I have just flashed an image of my original 16 GB SD card (the one that comes in the Raspberry Pi kit) to a new 128 GB card. It booted up fine but when I tried to expand the filesystem using raspi-config it gave me

Your partition layout is not currently supported by this tool.
You are probably using NOOBS, in which case
your root filesystem is already expanded anyway.

I've seen that you can do this manually but all the tutorials I try have been for the RPi 2 or 3 and my partitions have been different to the tutorial. I can't figure out how to do it for the RPi 4. Please help.

Edit: output of sudo fdisk -l /dev/mmcblk0:

Disk /dev/mmcblk0: 119.1 GiB, 127865454592 bytes, 249737216 sectors
Units: sectors of 1 * 512 = 512 bytes
Sector size (logical/physical): 512 bytes / 512 bytes
I/O size (minimum/optimal): 512 bytes / 512 bytes
Disklabel type: dos
Disk identifier: 0x000895ae

Device         Boot   Start      End  Sectors  Size Id Type
/dev/mmcblk0p1         8192  4615234  4607043  2.2G  e W95 FAT16 (LBA)
/dev/mmcblk0p2      4615235 31116287 26501053 12.7G  5 Extended
/dev/mmcblk0p5      4620288  4685821    65534   32M 83 Linux
/dev/mmcblk0p6      4685824  5210109   524286  256M  c W95 FAT32 (LBA)
/dev/mmcblk0p7      5210112 31116287 25906176 12.4G 83 Linux

  • "I have just flashed an image of my original 16 GB SD card " How? Whatever you did has obviously produced a non-standard result. Did you use NOOBS?
    – Milliways
    Commented Jan 20, 2020 at 6:46
  • @Milliways I used Win32DiskImager on another computer and just read from the old one to a .img then wrote that to the new one. Edit: I don't think NOOBS this just came with the kit preinstalled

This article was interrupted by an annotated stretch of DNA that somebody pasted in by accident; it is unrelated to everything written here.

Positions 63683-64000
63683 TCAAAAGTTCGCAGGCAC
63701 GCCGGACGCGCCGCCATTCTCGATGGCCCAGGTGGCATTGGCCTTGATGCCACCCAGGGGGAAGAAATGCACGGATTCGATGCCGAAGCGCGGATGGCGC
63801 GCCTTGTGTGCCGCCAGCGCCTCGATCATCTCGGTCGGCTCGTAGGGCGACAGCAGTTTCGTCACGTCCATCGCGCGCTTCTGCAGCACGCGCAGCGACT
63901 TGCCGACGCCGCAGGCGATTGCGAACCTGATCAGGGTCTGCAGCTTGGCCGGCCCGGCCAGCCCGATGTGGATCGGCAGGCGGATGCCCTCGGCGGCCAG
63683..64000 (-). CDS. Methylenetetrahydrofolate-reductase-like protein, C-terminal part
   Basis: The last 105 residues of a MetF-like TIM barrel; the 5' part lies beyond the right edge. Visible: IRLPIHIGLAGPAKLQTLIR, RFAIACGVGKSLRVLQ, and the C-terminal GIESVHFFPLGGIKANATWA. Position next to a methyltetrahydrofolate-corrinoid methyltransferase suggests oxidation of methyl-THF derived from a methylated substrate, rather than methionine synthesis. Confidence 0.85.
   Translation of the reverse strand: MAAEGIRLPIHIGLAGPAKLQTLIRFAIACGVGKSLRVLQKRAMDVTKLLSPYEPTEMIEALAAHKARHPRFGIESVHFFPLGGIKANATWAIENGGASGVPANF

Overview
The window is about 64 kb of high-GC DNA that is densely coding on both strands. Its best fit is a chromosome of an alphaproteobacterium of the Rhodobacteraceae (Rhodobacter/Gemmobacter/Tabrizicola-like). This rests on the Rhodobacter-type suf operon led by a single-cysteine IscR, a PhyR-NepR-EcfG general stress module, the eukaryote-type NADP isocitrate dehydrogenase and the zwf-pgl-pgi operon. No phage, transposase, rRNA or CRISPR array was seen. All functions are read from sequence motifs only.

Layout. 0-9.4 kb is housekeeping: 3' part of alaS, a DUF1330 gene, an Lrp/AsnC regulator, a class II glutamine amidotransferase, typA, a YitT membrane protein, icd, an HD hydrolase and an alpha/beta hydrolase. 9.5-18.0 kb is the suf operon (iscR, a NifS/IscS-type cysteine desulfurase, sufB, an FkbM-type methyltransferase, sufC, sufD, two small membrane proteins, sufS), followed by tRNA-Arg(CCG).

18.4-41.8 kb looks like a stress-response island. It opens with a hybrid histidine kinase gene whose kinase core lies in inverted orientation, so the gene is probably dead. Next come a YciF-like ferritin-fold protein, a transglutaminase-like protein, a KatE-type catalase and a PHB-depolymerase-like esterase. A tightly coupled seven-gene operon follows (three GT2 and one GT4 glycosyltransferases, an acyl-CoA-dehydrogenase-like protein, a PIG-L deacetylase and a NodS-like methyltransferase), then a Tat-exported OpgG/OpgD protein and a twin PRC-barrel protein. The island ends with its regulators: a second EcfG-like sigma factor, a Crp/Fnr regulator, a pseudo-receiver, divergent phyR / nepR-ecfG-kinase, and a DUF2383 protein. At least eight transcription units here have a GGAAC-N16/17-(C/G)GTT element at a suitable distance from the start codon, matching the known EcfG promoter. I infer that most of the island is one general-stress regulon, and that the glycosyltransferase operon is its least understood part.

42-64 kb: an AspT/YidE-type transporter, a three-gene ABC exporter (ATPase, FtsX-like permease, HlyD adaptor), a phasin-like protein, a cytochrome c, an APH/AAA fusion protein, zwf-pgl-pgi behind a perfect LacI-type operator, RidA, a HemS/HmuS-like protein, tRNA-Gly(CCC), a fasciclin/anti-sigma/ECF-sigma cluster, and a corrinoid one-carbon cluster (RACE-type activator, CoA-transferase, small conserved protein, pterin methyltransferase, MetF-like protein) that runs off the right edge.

– Jack3G
    Commented Jan 20, 2020 at 6:49
  • Add exactly what you have tried till now to the question as an update. Commented Jan 20, 2020 at 6:55
  • If you can boot using the new SD Card post the output of sudo fdisk -l /dev/mmcblk0 (into your Question).
    – Milliways
    Commented Jan 20, 2020 at 7:47

4 Answers 4


It is doable without a third-party computer, but is tricky. Back-up first.

You can resize the partitions with fdisk alone, by deleting them and recreating them at exactly the right locations. Write down the start and end sectors of each partition, as you have in the output of fdisk above. Then run sudo fdisk /dev/mmcblk0, and inside the fdisk prompt, run the following commands:

  • delete partition 2 (d, 2)
  • recreate partition 2 (n, choose extended,USE THE SAME START SECTOR, use the default for the end sector (which should be much larger)),
  • recreate partition 5 and 6 (n, USE THE SAME START AND END SECTORS)
  • change the type of partition 6 to c (t, 6, c)
  • recreate partition 7 (n, USE THE SAME START SECTOR, leave the default for the end sector)
  • print the table (p) and verify that everything matches with what you had before, except the end sectors (and sector counts) of partitions 2 and 7 should be much larger. If you notice any error, abort by entering q.
  • commit the writes to disk (w).

back at the shell:

  • run sudo partx to inform the kernel about the new layout. Alternatively, it may be safer to just reboot and check everything boots OK.
  • run sudo resize2fs /dev/mmcblk0p7 to attempt an online fs resize.

If everything went OK, you should see more space available in df.